^ Bernard, Stéphanie; Ouellet, Marie-Pier; Moffet, Hélène; Roy, Jean-Sébastien; Dumoulin, Chantale (April 2016). "Effects of radiation therapy on the structure and function of the pelvic floor muscles of patients with cancer in the pelvic area: a systematic review". Journal of Cancer Survivorship. 10 (2): 351–362. doi:10.1007/s11764-015-0481-8. hdl:1866/16374. ISSN 1932-2259. PMID 26314412. S2CID 13563337.

^ Bernard, Stéphanie; Ouellet, Marie-Pier; Moffet, Hélène; Roy, Jean-Sébastien; Dumoulin, Chantale (April 2016). "Effects of radiation therapy on the structure and function of the pelvic floor muscles of patients with cancer in the pelvic area: a systematic review". Journal of Cancer Survivorship. 10 (2): 351–362. doi:10.1007/s11764-015-0481-8. hdl:1866/16374. ISSN 1932-2259. PMID 26314412. S2CID 13563337.
Pelvic floor dysfunction is a common condition where you’re unable to correctly relax and coordinate the muscles in your pelvic floor to urinate or to have a bowel movement. If you’re a woman, you may also feel pain during sex, and if you’re a man you may have problems having or keeping an erection (erectile dysfunction or ED). Your pelvic floor is a group of muscles found in the floor (the base) of your pelvis (the bottom of your torso).
Pelvic floor dysfunction can be diagnosed by history and physical exam, though it is more accurately graded by imaging. Historically, fluoroscopy with defecography and cystography were used, though modern imaging allows the usage of MRI to complement and sometimes replace fluoroscopic assessment of the disorder, allowing for less radiation exposure and increased patient comfort, though an enema is required the evening before the procedure. Instead of contrast, ultrasound gel is used during the procedure with MRI. Both methods assess the pelvic floor at rest and maximum strain using coronal and sagittal views. When grading individual organ prolapse, the rectum, bladder and uterus are individually assessed, with prolapse of the rectum referred to as a rectocele, bladder prolapse through the anterior vaginal wall a cystocele, and small bowel an enterocele.[10]

Tabletop splits: Tabletop splits engage your core, hips, inner thigh muscles, and pelvic floor. To do a tabletop split, lie down on your back in a comfortable position on the floor, and bring your knees up in the air, so your thighs are perpendicular to the ground. Slowly spread your knees until your legs are as far apart as they can comfortably go, then slowly bring your knees back together. Repeat 10–15 times, up to three times per day.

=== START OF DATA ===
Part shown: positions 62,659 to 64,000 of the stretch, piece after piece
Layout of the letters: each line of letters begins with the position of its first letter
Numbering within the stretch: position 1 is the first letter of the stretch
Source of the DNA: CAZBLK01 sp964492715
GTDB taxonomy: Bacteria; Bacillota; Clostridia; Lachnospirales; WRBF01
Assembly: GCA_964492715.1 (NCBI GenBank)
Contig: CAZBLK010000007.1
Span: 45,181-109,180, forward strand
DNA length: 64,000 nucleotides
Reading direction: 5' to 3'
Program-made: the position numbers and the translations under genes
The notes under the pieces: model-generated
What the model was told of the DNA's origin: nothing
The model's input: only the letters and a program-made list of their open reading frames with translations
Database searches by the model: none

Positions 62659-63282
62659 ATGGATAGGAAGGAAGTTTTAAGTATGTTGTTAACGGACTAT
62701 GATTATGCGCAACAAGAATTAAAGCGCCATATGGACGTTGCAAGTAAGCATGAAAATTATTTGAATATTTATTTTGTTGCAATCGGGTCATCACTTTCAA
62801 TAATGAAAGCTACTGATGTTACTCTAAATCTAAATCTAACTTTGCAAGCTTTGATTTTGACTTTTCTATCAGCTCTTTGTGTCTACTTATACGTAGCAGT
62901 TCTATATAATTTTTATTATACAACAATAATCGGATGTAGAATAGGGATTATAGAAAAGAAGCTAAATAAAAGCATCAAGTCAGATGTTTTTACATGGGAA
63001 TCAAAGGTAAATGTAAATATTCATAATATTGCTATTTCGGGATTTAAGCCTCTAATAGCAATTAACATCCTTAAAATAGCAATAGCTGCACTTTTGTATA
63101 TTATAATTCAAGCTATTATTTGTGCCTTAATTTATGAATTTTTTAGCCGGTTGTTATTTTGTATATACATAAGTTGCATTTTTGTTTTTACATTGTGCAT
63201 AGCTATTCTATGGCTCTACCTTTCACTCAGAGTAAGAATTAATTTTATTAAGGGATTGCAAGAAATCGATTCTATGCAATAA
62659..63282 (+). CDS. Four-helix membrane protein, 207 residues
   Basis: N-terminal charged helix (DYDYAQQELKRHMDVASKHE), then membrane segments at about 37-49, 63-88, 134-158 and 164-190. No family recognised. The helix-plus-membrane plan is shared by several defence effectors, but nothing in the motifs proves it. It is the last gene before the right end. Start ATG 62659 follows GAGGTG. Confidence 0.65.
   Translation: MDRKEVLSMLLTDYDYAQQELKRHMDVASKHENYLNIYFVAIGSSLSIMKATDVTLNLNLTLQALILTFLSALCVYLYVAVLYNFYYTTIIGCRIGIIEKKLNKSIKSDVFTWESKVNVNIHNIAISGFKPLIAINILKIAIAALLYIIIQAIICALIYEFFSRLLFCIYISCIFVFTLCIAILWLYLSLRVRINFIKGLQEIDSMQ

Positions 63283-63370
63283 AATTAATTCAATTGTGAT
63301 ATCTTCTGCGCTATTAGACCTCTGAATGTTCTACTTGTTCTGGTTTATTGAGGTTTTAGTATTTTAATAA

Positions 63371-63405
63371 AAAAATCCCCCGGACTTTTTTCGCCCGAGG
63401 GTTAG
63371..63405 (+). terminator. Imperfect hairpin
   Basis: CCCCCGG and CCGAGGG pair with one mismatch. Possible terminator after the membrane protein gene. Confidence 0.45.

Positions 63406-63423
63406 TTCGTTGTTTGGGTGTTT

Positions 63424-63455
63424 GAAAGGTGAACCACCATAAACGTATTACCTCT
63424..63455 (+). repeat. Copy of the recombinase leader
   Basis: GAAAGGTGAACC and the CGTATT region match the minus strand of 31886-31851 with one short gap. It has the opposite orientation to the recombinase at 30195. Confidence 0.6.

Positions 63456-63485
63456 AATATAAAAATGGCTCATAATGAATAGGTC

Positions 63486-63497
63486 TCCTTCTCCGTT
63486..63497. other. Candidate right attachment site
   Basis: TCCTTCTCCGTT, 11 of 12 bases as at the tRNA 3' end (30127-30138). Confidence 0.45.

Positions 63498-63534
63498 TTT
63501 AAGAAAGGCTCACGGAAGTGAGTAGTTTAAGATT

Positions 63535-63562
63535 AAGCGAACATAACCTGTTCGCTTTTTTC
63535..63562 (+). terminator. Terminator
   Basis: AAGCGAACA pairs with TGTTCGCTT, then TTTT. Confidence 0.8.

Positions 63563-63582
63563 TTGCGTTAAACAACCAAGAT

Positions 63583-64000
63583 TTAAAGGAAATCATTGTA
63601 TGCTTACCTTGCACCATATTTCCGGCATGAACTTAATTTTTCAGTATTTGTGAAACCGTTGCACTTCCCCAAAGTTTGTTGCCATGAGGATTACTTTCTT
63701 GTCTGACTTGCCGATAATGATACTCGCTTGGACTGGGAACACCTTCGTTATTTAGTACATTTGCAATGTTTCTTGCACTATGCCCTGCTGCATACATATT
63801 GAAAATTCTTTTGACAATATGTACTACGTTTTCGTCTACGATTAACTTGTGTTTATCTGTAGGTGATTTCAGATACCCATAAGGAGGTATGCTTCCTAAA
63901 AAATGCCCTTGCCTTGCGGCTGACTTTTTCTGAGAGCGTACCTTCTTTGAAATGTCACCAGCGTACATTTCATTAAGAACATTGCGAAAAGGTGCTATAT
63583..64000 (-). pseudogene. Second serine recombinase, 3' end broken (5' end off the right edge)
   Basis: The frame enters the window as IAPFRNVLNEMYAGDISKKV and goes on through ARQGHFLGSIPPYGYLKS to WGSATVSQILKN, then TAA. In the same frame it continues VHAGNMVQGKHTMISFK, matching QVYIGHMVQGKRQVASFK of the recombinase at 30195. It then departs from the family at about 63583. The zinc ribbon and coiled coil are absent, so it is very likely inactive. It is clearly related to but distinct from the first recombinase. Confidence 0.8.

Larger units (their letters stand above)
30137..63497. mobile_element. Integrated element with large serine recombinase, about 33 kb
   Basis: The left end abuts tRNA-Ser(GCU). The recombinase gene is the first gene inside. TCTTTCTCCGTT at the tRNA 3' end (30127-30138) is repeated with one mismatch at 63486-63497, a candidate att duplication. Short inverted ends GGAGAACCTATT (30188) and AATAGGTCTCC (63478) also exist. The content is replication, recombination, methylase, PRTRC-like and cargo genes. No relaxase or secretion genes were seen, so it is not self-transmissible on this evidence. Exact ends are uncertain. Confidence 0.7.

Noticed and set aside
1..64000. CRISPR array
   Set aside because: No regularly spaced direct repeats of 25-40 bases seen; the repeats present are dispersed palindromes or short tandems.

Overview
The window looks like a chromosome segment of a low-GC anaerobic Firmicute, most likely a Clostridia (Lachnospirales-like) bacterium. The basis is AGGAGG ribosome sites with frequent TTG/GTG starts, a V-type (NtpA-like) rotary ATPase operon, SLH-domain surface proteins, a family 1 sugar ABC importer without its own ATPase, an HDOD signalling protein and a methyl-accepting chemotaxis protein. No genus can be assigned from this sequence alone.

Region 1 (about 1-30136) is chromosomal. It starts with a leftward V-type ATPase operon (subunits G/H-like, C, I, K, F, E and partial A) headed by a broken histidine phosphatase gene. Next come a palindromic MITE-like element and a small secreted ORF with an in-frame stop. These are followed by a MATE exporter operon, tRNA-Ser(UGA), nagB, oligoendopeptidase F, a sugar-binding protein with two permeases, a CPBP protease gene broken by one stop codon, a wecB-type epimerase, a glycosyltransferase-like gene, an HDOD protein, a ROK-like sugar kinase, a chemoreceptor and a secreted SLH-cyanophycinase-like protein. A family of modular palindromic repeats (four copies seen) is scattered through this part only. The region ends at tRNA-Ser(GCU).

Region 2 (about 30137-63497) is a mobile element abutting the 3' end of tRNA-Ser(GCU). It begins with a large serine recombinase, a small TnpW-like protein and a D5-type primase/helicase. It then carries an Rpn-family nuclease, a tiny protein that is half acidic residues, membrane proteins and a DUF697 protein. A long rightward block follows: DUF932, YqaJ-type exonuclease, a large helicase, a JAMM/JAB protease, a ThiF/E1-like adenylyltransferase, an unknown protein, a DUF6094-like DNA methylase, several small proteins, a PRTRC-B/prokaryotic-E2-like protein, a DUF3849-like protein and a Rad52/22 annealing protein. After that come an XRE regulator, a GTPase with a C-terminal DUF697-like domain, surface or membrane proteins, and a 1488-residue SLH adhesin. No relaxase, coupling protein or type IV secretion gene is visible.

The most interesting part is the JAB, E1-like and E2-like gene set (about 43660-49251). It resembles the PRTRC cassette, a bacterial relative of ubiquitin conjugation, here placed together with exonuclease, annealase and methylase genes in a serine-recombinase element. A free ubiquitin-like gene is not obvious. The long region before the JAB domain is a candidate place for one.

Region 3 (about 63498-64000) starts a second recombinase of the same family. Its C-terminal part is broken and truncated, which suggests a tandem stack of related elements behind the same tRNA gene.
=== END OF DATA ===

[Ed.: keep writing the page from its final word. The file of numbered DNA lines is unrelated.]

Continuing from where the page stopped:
Pelvic floor dysfunction is common for many women and includes symptoms that can affect all aspects of everyday life and activities. Pelvic floor muscle (PFM) training is vital for treating different types of pelvic floor dysfunction. Two common problems are uterine prolapse and urinary incontinence both of which stem from muscle weakness. Without the ability to control PFM, pelvic floor training cannot be done successfully. Being able to control PFM is vital for a well functioning pelvic floor. Through vaginal palpation exams and the use of biofeedback the tightening, lifting, and squeezing actions of these muscles can be determined. In addition, abdominal muscle training has been shown to improve pelvic floor muscle function.[12] By increasing abdominal muscle strength and control, a person may have an easier time activating the pelvic floor muscles in sync with the abdominal muscles. Many physiotherapists are specially trained to address the muscles weaknesses associated with pelvic floor dysfunction and through intervention can effectively treat this.[13]
If an internal examination is too uncomfortable for you, your doctor or physical therapist may use externally placed electrodes, placed on the perineum (area between the vagina and rectum in women/testicles and rectum in men) and/or sacrum (a triangular bone at the base of your spine) to measure whether you are able to effectively contract and relax your pelvic floor muscles.
Cleveland Clinic’s Ob/Gyn & Women’s Health Institute is committed to providing world-class care for women of all ages. We offer women's health services, obstetrics and gynecology throughout Northeast Ohio and beyond. Whether patients are referred to us or already have a Cleveland Clinic ob/gyn, we work closely with them to offer treatment recommendations and follow-up care to help you receive the best outcome.
Tabletop splits: Tabletop splits engage your core, hips, inner thigh muscles, and pelvic floor. To do a tabletop split, lie down on your back in a comfortable position on the floor, and bring your knees up in the air, so your thighs are perpendicular to the ground. Slowly spread your knees until your legs are as far apart as they can comfortably go, then slowly bring your knees back together. Repeat 10–15 times, up to three times per day.
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